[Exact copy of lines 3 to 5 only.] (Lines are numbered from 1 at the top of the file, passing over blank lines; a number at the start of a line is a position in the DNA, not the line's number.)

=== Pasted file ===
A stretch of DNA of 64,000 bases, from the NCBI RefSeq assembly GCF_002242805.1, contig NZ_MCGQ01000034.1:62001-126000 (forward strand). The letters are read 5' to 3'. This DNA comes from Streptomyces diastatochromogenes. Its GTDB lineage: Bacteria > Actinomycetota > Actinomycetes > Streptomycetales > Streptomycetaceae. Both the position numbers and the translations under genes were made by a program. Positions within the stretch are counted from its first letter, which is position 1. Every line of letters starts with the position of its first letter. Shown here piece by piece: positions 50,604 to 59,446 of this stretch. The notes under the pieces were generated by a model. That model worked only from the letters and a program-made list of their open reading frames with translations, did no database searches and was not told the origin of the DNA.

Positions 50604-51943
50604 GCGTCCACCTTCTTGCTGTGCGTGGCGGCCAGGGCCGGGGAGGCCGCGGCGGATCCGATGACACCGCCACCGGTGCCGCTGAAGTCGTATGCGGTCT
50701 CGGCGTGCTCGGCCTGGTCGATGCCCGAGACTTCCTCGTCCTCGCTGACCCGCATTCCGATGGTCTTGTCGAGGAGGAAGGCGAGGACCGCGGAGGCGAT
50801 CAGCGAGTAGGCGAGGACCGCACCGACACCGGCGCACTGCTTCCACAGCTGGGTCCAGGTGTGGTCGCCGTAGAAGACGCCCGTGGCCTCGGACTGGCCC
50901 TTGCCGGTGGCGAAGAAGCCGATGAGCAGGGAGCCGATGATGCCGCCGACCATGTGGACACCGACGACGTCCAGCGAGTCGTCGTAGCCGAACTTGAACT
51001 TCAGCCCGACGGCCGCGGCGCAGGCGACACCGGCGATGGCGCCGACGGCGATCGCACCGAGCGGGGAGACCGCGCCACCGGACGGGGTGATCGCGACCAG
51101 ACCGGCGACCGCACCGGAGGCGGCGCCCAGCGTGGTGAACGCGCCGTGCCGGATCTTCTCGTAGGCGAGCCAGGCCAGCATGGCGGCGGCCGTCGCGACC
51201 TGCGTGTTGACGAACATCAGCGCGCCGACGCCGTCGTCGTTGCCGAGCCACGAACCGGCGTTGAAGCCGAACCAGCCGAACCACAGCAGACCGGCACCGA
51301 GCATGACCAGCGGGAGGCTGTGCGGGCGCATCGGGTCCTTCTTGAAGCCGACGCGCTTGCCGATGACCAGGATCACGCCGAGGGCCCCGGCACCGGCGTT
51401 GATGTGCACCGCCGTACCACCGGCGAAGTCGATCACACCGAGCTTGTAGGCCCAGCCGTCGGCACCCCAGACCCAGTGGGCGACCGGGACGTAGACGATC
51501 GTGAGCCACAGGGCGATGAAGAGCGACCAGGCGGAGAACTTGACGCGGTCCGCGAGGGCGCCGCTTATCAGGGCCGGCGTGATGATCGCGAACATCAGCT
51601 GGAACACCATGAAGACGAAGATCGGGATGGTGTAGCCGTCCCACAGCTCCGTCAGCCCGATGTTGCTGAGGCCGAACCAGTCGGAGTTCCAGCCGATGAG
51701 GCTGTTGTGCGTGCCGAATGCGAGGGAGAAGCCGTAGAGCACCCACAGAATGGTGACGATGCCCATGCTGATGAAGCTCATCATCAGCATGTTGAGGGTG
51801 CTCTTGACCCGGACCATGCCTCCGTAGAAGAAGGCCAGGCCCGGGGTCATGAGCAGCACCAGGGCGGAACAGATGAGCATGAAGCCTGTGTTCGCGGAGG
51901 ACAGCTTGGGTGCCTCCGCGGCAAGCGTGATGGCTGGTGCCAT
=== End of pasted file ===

50604 GCGTCCACCTTCTTGCTGTGCGTGGCGGCCAGGGCCGGGGAGGCCGCGGCGGATCCGATGACACCGCCACCGGTGCCGCTGAAGTCGTATGCGGTCT
50701 CGGCGTGCTCGGCCTGGTCGATGCCCGAGACTTCCTCGTCCTCGCTGACCCGCATTCCGATGGTCTTGTCGAGGAGGAAGGCGAGGACCGCGGAGGCGAT
50801 CAGCGAGTAGGCGAGGACCGCACCGACACCGGCGCACTGCTTCCACAGCTGGGTCCAGGTGTGGTCGCCGTAGAAGACGCCCGTGGCCTCGGACTGGCCC